To little guys, conqueror of Giants was 1 of them to end

September 18, 2002|By MIKE PRESTON

SOME OF the most distinguished men in the history of the NFL attended the memorial service for John Unitas yesterday at the Cathedral of Mary Our Queen.

Commissioner Paul Tagliabue was there, and so were owners Art Modell of the Ravens and Dan Rooney of the Pittsburgh Steelers. Hall of Fame Colts such as wide receiver Raymond Berry and defensive tackle Art Donovan paid their respects along with Ravens coaches present (Brian Billick) and past (Ted Marchibroda).

Eleven limousines lined the driveway outside the cathedral, where bagpipers played until the service began. A bell rang throughout the service for the man who turned pro football into America's No. 1 sport.

But of the approximately 2,000 in attendance, Unitas probably would have been the most proud of the fans who took some time off from work and came dressed in their painters outfits and maintenance and police uniforms.

For almost half a century, as a player and later a citizen, they were his kind of folks, and he was their kind of player. Unitas hit the streets in Baltimore as much as any patrolman who ever walked a beat.

"I remember him playing football, but I remember him more at the Golden Arm restaurant," said Dennis Todd, 43, a maintenance man at the cathedral. "You would always see him here or there, around the city, just a down-to-earth guy. He was always glad to meet the fans, asked how you were doing, tell you he was glad to meet you.

"I think he would have been a bit embarrassed about this big to-do," said Todd. "He was ... just like a normal, everyday person. He didn't want to be treated like a big-time celebrity. He treated fans like they were his friends."

Unitas and his blue-collar fans were loyal to each other to the end. Some of them arrived as early as 4 a.m. to get a seat and pay homage to the player known for his crew cut, black high-top spikes and cool demeanor.

Frank Hagan, 57, is retired, but does carpentry and painting part-time. He was painting a railing for a friend yesterday when his friend got the urge to pay respects to Unitas one more time. Hagan stood outside the memorial service with paint- stained shorts.

He felt good about himself.

"It was my friend's house, so he went inside and got changed," said Hagan. "I wished he had said something sooner, but when you get the urge, you just have to go. What can you say about the man [Unitas] that hasn't already been said? If you met him once, you knew him. A lot of people in this town knew him.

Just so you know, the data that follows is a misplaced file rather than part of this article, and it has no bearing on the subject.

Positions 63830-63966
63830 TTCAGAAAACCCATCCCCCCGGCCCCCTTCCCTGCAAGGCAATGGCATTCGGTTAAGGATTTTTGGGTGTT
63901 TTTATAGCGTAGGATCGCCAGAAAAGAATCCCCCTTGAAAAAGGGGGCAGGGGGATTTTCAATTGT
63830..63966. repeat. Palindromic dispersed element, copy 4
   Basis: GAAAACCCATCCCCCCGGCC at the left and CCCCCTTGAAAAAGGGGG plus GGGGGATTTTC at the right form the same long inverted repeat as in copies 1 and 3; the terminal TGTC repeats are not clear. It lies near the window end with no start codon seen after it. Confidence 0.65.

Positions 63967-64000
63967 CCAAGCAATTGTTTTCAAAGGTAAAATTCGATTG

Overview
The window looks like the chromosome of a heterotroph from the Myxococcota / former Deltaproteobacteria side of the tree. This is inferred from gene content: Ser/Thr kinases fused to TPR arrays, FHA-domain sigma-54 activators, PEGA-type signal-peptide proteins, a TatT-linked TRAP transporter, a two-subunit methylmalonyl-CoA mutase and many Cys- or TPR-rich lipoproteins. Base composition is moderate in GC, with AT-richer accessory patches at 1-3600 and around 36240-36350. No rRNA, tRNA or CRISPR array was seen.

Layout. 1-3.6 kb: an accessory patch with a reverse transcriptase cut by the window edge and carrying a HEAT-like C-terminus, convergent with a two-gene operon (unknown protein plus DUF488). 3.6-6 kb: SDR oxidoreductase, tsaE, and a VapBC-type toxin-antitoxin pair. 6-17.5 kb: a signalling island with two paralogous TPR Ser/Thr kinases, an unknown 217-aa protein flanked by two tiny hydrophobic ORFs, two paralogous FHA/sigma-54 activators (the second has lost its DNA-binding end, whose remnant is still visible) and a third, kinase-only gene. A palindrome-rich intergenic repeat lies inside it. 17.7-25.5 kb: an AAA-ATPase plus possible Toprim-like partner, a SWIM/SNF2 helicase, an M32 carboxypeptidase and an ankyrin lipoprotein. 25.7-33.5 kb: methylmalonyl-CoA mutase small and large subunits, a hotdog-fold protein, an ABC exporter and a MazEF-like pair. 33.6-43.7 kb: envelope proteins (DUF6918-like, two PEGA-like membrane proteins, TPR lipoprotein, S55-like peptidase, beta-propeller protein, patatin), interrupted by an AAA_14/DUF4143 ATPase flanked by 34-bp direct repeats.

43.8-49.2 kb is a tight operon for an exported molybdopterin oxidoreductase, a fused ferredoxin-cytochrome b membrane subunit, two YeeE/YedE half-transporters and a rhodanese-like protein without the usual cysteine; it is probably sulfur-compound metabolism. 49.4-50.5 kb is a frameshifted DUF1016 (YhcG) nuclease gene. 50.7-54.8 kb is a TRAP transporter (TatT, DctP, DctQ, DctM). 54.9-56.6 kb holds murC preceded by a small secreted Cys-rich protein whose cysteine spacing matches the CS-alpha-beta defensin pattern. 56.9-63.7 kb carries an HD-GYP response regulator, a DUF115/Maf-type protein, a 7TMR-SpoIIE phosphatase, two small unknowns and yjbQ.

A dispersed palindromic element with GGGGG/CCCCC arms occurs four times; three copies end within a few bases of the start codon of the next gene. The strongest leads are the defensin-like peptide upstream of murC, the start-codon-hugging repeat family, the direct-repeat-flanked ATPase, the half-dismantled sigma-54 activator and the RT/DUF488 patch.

"If he [Unitas] knew I was dressed like this outside his funeral, I don't think he would be mad or disappointed," Hagan said. "He was a working-class guy."

Unitas became the epitome of blue-collar Baltimore because he played in the era when General Motors and Bethlehem Steel were two of the major industries in the area. He fit in, but he also just happened to put on shoulder pads on Sunday and eventually become the best quarterback to ever play the game.

Edward Carter, 71, went to a lot of the Colts games at Memorial Stadium. He drove a truck by day but became a super fan on the weekend. Yesterday, he sat outside the cathedral in a wheelchair. When Unitas' sons carried the casket up the steps, his mind shot back to the 1950s and '60s.

"Wow, he won a lot of games for us. Back then, there was a lot of racism," said Carter, who is African-American, "but this team was just a team. They didn't get into any of that. They had one common goal of trying to win a game. John Unitas was so down-to-earth, an ordinary fellow with a gift.

"He was never into records or anything like that," said Carter. "He wouldn't like all this fuss, but he probably got used to it. When that man played, he played to win."

Michael Perez drove from Clifford, Mich., to Baltimore for yesterday's service. She wore a No. 19 patch over her heart. "I've just been in love with him for 45 years," she said.

James Carmichael, who is in his 40s, said: "He was one of our heroes. He was always accessible and a part of the community. He was unique in that manner, and there will never be another one like him. My hat's off to him. I had great respect for the man."

It's a respect that will be passed on for generations. Unitas was an avid supporter of several area charities, and would spend hours signing autographs.

Larry Cardwell, 36, and his older brother, Gary, 40, drove three hours from Newport News, Va. Each is a sales manager at a car dealership. Gary got a chance to see Unitas play at the end of his career, but Larry didn't. But Larry knows just about as much about Unitas as his brother.

"We had an uncle who lived in Annapolis and Towson, and we would come up to watch the Colts play," said Larry Cardwell. "My brother is a huge Unitas fan. He always told me about the old Colts. When they left town, it was one of the saddest days I can remember. When the Ravens came back, we immediately bought season tickets."

Catherine Lobo, 42, is a nurse who lives in Roland Park. Her three sons go to the same church as some of Unitas' grandchildren. They've heard about John Unitas.

"He was really good," said James Lobo, 13.

"I know he played for the Colts, that his number was 19 and he was called The Golden Arm," said John Lobo, 10.

One other thing: He really was just like the rest of us.

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